Pedagogical Expectations Educationally designed music is not of artistic value. (Budiansky, Stephen & Timothy W. Foley. The quality of repertoire in school music programs. Journal of the World Association for Symphonic Bands and Ensembles 12 (2005): 17-39) Early 20th Century Wind Band Music is not taught to future teachers. "Publishers’ catalogs often attempt to “sell” school band works by promoting them as sounding more 'difficult' than they actually are or by emphasizing other non-musical considerations such as 'safe' scoring that covers up mistakes." "But several aspects of the university-level training that music teachers receive appear to exacerbate the tendency for music educators to emerge from their training without the solid knowledge of music literature and history that are essential for assembling a curriculum of high quality music." (Budiansky & Foley, The quality of repertoire. 17-39) Argument over what is quality literature is disabling. An emphasis on festivals and contests limit the quality of repertoire that teachers choose. "Far too much emphasis is placed on school band as a performance activity—and at times even a competitive activity, almost like an athletic event—rather than a curricular course with solid educational objectives. No one would take seriously an English course that aimed to boost test scores by using easy-to- read works written by educators, at the expense of an introduction to the greatest writers of the English language, from Chaucer to Shakespeare to Eliot to Faulkner." (Budiansky & Foley. The quality of repertoire. 17-39) "The rise of new media technology (e.g., computers and the internet and the emergence of new musical styles) contribute to an increasing variety of musical development in the fields of composition, performance, listening, and preferences. Therefore , parents and teachers should be aware that the children's and student's musical development may differ considerably from their own." (Gembris, Heiner. The Development of Musical Abilities. MENC Handbook of Musical Cognition and Development. (2002) 129) "I think what drives the stereotype is thoughts that get brought into people's heads like-high sounds are feminine and low sounds are masculine." (student response) "(Students) think the stereotype exists because of society, parental influences, and the media." (Conway, Colleen. Gender and Musical Instrument Choice: A Phenomenological Investigation. Bulletin of the Council for Research in Music Education 146 (2000): 9) (Conway, Gender and Musical Instrument Choice: 9) "My family had something to do with it. They had mentioned playing the flute to me, they had never mentioned playing something like euphonium or like that. I didn't even know about many of those other instruments." (female flute player) (Conway, Gender and Musical Instrument Choice: 11) "I mean you're not taught 'Girls can't play the trombone' but you get feelings about certain things from what you see on TV" (student response) (Conway, Gender and Musical Instrument Choice: 9) Social circles "I was friends with the other girls who were going to play and we were like, oh the baritone it's so cool, we always had so much fun in band." (female baritone player) (Conway, Gender in Instrument Choice: 12) Male flute players "All of the students who were asked whether or not they would allow a daughter of theirs in 20 years to play a low brass instrument responded that the child should play whatever she would like. However, when asked that same question with regards to a son playing the flute, many of the students expressed concern about the teasing that the child might experience." (Conway, Gender in Instrument Choice: 13-14) "Assessments like these are controversial. Many parents don’t like the idea of their already over-tested children taking even more exams, particularly in subjects like art and gym." Standardized Assessments in the Arts "Testing knowledge of terms used in artistic disciplines, as some have suggested, is not assessing the arts, but rather how well students memorize and regurgitate specialized language.” (Goldstein, Dana. "No More Ditching Gym Class." Slate) http://www.slate.com/articles/double_x/doublex/2012/06/standardized_tests_for_the_arts_is_that_a_good_idea_.html (Goldstein. "No More Ditching Gym Class." Slate) Purpose of the Ensemble "At its heart, this is a question of what purpose performance ensembles serve in the school environment. Is the purpose to provide the fundamental methodological instruction that each student needs to master his instrument? Is it to produce polished performances for parents and the community? Is it to offer a “fun” group activity? Or is it rather to provide an education in music as a serious curricular subject?" (Budiansky & Foley, The quality of repertoire. 17-39) The Lens of Disability Studies Social Model of Disability "Disability is some thing imposed on top of our impairments, by the way we are unnecessarily isolated and excluded from full participation in society." (UPIAS, 1975) (Shakespeare, Tom. "The Social Model of Disability." The Disability Studies Reader 3rd edition (2010): 267) People with disabilities are viewed as different and excluded from society. Cultural Model of Disability People with disabilities are recognized as different and accepted by society. "a cultural model of disability points to culturally determined behavior in which one develops and excells in an identity, community and worldview that embraces disability rather than rejecting it. The cultural model emphasizes the potential of disability as a state of being." (Devlieger, Patrick J. "Generating a cultural model of disability." Paper presented at the 19th Congress of the European Federation of Associations of Teachers of the Deaf (FEAPDA), October 14-16, 2005) Repertoire Selection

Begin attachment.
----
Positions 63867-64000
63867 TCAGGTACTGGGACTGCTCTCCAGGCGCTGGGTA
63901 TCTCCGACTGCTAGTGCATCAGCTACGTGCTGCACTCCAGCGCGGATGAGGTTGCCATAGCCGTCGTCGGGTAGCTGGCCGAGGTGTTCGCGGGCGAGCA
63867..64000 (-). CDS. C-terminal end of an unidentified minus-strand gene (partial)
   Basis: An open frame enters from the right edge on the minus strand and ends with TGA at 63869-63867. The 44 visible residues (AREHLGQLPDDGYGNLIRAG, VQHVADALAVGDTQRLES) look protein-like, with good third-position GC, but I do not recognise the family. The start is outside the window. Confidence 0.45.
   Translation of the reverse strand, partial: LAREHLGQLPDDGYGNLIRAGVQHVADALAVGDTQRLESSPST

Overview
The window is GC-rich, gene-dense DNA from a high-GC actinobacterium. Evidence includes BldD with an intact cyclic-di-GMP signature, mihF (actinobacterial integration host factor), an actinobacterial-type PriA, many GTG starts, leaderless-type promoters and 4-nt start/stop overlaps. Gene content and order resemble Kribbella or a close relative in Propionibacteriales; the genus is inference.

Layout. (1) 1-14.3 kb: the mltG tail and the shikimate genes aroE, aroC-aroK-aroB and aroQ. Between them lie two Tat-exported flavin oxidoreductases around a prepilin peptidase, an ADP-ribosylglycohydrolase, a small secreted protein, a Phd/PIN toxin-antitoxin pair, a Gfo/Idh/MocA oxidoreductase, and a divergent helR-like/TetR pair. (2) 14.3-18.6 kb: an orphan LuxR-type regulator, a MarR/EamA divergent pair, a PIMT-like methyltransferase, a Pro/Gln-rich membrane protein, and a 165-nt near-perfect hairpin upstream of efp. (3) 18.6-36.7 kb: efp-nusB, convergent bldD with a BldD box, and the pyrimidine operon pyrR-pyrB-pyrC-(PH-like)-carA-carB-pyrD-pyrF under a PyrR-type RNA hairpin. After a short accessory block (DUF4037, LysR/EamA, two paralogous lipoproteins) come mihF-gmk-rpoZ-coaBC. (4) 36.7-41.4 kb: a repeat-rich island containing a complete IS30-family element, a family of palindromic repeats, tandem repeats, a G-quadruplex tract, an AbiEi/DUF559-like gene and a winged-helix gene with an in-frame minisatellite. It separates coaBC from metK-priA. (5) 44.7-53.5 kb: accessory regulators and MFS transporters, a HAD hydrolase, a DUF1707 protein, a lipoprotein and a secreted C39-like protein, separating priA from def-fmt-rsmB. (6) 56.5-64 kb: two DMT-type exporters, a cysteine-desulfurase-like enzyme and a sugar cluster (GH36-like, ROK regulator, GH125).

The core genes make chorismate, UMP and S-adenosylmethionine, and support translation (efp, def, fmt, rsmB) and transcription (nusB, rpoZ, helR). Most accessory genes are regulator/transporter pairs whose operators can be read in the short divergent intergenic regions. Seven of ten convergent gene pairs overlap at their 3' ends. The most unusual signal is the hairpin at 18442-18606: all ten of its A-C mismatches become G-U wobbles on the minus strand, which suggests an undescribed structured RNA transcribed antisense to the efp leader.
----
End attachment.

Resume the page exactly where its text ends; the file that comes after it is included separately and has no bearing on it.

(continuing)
Publishers/Educators excluding students/music based on what they are selecting. Pedagogical Expectations
New testing standards in the arts. Cultural Model - Disabled recognized and valued Instrumentation and Gender
Gender causes stereotypes of instrumentation
can be changed What can music educators do to alleviate these disabling issues? Masters Student in Music Education
University of Wisconsin-Madison
Spring 2013